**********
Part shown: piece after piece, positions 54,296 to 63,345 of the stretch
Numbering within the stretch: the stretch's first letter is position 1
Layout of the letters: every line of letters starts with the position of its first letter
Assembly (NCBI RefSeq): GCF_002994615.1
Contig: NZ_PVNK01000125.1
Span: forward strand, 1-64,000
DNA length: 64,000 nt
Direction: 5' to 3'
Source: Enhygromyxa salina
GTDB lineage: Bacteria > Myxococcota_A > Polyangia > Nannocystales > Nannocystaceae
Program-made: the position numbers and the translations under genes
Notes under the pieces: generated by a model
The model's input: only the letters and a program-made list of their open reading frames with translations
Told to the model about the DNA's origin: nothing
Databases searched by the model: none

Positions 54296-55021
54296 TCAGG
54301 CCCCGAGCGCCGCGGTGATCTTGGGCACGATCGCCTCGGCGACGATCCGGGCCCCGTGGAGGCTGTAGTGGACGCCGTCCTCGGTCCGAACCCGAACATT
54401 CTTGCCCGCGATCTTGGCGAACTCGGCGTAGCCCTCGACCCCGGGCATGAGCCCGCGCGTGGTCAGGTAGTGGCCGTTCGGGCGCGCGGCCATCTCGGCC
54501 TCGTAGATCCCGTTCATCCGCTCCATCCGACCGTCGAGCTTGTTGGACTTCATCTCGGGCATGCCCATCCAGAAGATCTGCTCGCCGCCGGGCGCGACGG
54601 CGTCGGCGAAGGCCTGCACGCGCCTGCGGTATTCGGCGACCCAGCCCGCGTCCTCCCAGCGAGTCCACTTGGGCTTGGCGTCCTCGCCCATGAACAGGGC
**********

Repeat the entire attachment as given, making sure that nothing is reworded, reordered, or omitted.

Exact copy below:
Part shown: piece after piece, positions 54,296 to 63,345 of the stretch
Numbering within the stretch: the stretch's first letter is position 1
Layout of the letters: every line of letters starts with the position of its first letter
Assembly (NCBI RefSeq): GCF_002994615.1
Contig: NZ_PVNK01000125.1
Span: forward strand, 1-64,000
DNA length: 64,000 nt
Direction: 5' to 3'
Source: Enhygromyxa salina
GTDB lineage: Bacteria > Myxococcota_A > Polyangia > Nannocystales > Nannocystaceae
Program-made: the position numbers and the translations under genes
Notes under the pieces: generated by a model
The model's input: only the letters and a program-made list of their open reading frames with translations
Told to the model about the DNA's origin: nothing
Databases searched by the model: none

Positions 54296-55021
54296 TCAGG
54301 CCCCGAGCGCCGCGGTGATCTTGGGCACGATCGCCTCGGCGACGATCCGGGCCCCGTGGAGGCTGTAGTGGACGCCGTCCTCGGTCCGAACCCGAACATT
54401 CTTGCCCGCGATCTTGGCGAACTCGGCGTAGCCCTCGACCCCGGGCATGAGCCCGCGCGTGGTCAGGTAGTGGCCGTTCGGGCGCGCGGCCATCTCGGCC
54501 TCGTAGATCCCGTTCATCCGCTCCATCCGACCGTCGAGCTTGTTGGACTTCATCTCGGGCATGCCCATCCAGAAGATCTGCTCGCCGCCGGGCGCGACGG
54601 CGTCGGCGAAGGCCTGCACGCGCCTGCGGTATTCGGCGACCCAGCCCGCGTCCTCCCAGCGAGTCCACTTGGGCTTGGCGTCCTCGCCCATGAACAGGGC